Reconstructing Rituals: Using bricolage to (re) negotiate faith based rituals with the Jewish LGBT+ community.

Greenfields, Margaret, Kochberg, Searle, Milne, EJ and Knan, Surat Shaan (2016) Reconstructing Rituals: Using bricolage to (re) negotiate faith based rituals with the Jewish LGBT+ community. In: 3rd ISA Forum of Sociology, 10 - 14 July 2016, Vienna Austria. (Unpublished)

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In Judaism, hetero-normative expectations which reify the binary of male/female exist in cultural and religious life. These presumptions of the centrality of heterosexuality to Judaism can create both psycho-social exclusion (Takács, 2006; Mendes, undated) and a sense of detachment from ritual and practice (Schneer & Aviv, 2002; Alpert, 1997) for those who do not ‘fit’ this binary model. Accordingly, some Lesbian, Gay, Bisexual, Transgender, Queer/Questioning and Intersex (LGBT+) Jewish people perceive themselves as ‘doubly other’ (Rose & Balka, 1989) experiencing a sense of cultural loss, religious exclusion and discrimination in key ritual settings. This problem of ‘double-othering’ (exclusion by virtue of both LGBT+ identity and as a result of religio-cultural practice) can be particularly acute for Trans-Jews who report that they can be confined to a ‘limbo’ situation, even in contexts where lesbian and gay co-religionists are accepted as full members of a congregation (see Dzmura, 2011). In a community-driven initiative, members of the UK Jewish LGBT+ community codesigned and participated in an Arts and Humanities Research Council UK funded project “Ritual Reconstructed: Challenges to Disconnection, Division and Exclusion in the Jewish LGBT+ Community”. It explored participants’ relationships to faith through the use of film and bricolage which (re)created public and personal rituals incorporating both Jewish and queer identities alongside and through the medium of art, storytelling, poetry, music and performance. The Community project has taken as a starting point Mary’s (2005) definition of bricolage - a dialogue between ‘meaningful material that one borrows’ and ‘incarnated forms one inherits’, through which we contemplate Savastano’s (2007) argument that LGBT+ persons are forced to create our own sacred or alternative myths in order to create a new way of bringing together queer spiritual identities.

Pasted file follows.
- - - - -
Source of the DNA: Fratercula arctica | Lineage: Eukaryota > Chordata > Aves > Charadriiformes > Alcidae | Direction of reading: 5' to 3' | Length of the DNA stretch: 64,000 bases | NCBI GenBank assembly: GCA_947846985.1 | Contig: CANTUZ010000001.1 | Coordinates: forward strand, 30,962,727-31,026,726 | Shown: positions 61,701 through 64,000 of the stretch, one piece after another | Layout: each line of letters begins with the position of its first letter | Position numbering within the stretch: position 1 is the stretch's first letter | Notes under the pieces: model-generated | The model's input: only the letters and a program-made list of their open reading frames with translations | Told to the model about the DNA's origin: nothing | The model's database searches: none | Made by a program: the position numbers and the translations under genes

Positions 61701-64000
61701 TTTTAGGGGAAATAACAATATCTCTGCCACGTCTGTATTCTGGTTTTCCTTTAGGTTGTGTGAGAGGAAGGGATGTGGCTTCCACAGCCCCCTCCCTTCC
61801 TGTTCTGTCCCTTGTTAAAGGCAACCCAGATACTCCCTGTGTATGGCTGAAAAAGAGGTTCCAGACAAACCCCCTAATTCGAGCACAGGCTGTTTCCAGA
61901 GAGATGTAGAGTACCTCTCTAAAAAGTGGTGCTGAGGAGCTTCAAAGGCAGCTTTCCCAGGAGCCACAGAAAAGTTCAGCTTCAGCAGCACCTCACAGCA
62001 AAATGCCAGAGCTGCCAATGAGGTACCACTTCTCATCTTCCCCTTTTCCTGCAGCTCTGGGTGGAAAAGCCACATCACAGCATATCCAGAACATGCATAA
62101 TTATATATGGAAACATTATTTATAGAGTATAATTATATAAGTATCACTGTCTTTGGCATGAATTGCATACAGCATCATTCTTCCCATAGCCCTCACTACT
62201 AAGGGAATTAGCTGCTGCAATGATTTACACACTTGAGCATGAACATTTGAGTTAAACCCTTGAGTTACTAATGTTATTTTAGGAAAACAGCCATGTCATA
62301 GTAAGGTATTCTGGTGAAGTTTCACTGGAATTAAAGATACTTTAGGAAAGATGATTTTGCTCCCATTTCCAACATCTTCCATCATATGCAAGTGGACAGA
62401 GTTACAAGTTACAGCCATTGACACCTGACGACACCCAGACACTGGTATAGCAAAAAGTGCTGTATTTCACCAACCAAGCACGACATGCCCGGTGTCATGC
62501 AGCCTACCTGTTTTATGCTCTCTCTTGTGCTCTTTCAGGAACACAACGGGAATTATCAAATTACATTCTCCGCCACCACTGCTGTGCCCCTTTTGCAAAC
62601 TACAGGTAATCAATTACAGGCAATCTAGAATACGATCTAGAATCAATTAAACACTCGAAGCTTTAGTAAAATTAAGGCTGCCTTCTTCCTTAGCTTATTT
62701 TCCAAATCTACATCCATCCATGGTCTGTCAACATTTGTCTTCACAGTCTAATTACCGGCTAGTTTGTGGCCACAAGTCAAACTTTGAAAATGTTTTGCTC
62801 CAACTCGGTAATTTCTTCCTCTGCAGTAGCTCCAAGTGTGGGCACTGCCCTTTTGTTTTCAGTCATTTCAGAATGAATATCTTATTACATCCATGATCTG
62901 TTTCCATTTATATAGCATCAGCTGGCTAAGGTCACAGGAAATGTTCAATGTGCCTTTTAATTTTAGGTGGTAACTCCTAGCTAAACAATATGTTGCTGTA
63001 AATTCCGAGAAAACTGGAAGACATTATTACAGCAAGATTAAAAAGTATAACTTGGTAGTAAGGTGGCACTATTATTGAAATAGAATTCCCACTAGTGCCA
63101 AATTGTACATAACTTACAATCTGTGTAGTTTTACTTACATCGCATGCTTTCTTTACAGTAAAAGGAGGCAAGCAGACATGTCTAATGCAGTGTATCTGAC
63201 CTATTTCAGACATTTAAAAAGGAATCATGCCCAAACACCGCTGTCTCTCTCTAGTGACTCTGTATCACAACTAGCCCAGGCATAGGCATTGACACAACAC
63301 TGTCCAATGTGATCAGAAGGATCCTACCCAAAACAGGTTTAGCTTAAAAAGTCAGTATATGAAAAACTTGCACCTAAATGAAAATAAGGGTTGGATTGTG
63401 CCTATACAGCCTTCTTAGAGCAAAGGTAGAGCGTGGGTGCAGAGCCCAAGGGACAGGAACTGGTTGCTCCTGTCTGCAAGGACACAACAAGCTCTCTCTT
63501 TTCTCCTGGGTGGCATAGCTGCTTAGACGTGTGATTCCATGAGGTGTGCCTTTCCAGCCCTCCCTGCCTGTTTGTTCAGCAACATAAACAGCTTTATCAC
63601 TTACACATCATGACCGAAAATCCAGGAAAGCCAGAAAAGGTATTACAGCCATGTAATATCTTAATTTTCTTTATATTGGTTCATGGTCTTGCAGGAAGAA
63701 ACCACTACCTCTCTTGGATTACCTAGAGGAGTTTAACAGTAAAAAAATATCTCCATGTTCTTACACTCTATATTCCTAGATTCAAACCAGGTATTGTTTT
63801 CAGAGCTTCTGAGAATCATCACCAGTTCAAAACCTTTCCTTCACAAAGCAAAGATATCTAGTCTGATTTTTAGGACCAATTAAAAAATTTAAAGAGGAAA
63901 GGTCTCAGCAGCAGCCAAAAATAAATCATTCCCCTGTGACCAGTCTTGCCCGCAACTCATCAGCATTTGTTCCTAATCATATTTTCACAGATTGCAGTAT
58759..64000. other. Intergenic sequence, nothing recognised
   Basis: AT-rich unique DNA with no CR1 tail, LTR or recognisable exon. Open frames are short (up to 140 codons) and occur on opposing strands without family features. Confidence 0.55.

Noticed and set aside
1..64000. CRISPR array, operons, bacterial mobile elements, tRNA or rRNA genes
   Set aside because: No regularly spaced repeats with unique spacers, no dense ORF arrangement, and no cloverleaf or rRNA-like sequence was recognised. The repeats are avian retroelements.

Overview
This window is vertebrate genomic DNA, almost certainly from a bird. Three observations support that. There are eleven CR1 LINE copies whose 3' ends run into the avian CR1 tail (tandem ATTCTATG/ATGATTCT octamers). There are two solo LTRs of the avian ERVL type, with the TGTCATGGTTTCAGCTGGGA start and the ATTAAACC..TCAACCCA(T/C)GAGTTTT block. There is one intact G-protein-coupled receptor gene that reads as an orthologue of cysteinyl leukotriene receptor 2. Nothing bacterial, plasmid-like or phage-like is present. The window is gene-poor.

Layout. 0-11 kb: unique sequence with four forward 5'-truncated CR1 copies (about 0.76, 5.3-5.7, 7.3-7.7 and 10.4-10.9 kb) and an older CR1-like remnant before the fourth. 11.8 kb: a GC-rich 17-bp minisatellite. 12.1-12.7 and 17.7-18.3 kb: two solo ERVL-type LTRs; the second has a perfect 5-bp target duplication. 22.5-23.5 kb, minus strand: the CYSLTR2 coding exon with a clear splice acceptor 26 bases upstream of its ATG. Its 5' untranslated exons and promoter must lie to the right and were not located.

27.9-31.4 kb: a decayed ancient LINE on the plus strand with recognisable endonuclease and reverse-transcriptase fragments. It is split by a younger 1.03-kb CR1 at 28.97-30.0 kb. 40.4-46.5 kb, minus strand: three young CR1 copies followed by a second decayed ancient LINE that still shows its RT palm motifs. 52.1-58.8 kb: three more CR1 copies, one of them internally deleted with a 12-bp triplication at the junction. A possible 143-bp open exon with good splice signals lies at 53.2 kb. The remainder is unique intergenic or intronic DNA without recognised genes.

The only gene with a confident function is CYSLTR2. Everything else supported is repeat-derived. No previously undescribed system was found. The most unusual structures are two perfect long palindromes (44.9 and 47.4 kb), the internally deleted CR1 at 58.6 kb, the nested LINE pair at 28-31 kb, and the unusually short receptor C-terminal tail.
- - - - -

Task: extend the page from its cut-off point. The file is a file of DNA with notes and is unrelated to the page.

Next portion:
Item Type: Conference or Workshop Item
Keywords: Bricolage, Rituals, Judaism, LGBT+
Depositing User: RED Unit Admin
Date Deposited: 23 Feb 2021 09:23
Last Modified: 24 Feb 2021 09:10

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